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National College Credit Recommendation Service

Board of Regents  |  University of the State of New York

National Paralegal College | Evaluated Learning Experience

Constitutional Law and Criminal Procedure (PLG-110)


Varies; self-study.

Various, distance learning format.
December 2008 - Present.
Instructional delivery format: 
Online/distance learning
Learner Outcomes: 

Upon successful completion of this course, students will be able to: articulate roles of the federal, state, and local governments; explain the concept of separation of powers; determine whether a particular state or federal law is at risk of being found unconstitutional; describe due process and equal protection clauses of the United States Constitution and the impact on civil rights; outline standards that courts use in determining whether the government may make classifications that treat people differently from one another; define when laws can deprive people of certain freedoms; research case law involving claims of government deprivation of civil rights; outline freedoms protected by the First Amendment, such as speech, assembly, and religion; define and apply rights and responsibilities of police officers under the Fourth and Fourteenth Amendments regarding search and seizure and identify which searches that are regulated by the Fourth Amendment and police actions that are not considered searches and are thus not restricted by the Amendment; analyze whether findings in an illegal search will be admissible in a particular case based on governing case law; outline the process by which a criminal suspect is arrested, held, interrogated, and eventually tried and describe protections afforded a criminal suspect in police custody; and decide whether a suspect when properly "Mirandized"' and outline the rights of a criminal suspect through the trial and sentencing process.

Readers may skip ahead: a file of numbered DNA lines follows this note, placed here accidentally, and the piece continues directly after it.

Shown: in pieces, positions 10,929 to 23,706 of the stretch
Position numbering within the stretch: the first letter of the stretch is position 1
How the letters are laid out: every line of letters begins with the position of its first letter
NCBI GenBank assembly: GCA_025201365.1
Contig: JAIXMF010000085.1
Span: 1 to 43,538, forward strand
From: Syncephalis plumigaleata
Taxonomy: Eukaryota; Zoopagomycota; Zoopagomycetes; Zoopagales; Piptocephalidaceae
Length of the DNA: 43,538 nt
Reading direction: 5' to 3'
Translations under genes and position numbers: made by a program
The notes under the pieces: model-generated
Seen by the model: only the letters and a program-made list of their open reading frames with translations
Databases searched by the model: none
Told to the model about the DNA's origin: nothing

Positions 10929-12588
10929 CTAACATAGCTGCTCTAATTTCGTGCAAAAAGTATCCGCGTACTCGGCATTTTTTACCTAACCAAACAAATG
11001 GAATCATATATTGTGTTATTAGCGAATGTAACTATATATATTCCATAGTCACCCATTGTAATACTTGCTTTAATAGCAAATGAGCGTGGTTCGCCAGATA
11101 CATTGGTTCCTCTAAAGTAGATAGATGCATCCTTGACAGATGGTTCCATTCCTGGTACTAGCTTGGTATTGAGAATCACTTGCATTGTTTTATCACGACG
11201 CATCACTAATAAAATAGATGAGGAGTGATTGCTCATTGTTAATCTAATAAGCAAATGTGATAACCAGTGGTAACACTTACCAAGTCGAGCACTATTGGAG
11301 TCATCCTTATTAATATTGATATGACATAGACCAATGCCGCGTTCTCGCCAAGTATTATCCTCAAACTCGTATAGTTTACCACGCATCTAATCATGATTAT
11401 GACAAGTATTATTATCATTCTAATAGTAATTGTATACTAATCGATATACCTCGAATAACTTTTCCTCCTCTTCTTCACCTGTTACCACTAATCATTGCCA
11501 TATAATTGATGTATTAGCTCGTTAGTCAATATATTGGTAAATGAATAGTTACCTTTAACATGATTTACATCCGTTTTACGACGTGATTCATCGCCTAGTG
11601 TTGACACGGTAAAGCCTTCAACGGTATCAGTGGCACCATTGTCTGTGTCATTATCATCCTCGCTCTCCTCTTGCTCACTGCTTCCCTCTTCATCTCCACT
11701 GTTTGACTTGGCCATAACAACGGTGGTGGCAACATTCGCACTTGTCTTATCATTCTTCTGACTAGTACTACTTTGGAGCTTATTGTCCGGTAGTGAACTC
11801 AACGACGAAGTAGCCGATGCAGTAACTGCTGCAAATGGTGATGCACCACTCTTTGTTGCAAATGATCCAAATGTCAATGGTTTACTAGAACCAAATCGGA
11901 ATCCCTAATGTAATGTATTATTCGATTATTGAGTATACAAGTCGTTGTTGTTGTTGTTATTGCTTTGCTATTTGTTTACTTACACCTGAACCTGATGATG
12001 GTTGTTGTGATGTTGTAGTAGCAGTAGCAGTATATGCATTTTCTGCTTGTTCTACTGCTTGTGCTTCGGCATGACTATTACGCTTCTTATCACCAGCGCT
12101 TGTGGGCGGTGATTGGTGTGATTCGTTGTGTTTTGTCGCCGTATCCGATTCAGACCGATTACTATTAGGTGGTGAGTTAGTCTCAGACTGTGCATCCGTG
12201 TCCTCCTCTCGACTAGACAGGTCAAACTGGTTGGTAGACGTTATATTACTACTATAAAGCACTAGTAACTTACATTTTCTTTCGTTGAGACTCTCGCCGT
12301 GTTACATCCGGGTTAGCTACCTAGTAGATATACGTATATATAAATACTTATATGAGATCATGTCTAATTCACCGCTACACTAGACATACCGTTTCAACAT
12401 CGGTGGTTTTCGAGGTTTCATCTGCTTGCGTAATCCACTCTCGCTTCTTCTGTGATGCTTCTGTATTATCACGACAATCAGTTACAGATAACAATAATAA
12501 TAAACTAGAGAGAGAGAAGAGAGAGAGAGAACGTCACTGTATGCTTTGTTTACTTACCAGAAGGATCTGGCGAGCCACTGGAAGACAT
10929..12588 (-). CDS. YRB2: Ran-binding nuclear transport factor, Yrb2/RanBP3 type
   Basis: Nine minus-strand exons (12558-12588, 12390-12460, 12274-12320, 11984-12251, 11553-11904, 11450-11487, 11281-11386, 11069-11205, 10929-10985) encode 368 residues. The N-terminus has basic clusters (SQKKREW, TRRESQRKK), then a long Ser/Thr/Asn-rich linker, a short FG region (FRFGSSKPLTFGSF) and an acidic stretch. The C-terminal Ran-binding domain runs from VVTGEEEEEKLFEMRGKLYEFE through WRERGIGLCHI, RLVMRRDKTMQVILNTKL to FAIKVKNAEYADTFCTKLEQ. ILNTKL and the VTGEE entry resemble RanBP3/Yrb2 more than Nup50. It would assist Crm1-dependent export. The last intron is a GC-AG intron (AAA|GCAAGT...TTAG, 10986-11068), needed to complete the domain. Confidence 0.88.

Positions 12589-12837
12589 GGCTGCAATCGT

This course provides students with a general understanding of the major issues in Constitutional Law, including the separation of powers between the Executive, Legislative, and Judicial Branches of the Federal Government; federalism and states' rights; concept of interstate commerce; freedom of speech (The First Amendment); substantive and procedural due process; equal protection clause; and various areas of discrimination. Evaluation criteria include: required readings, essay assignments, class participation, and final exam.
Credit recommendation: 

In the lower division baccalaureate/associate degree category OR in the upper division baccalaureate degree category, 3 semester hours in Constitutional Law or Criminal Procedures (1/13) (3/18 revalidation) (5/23 revalidation).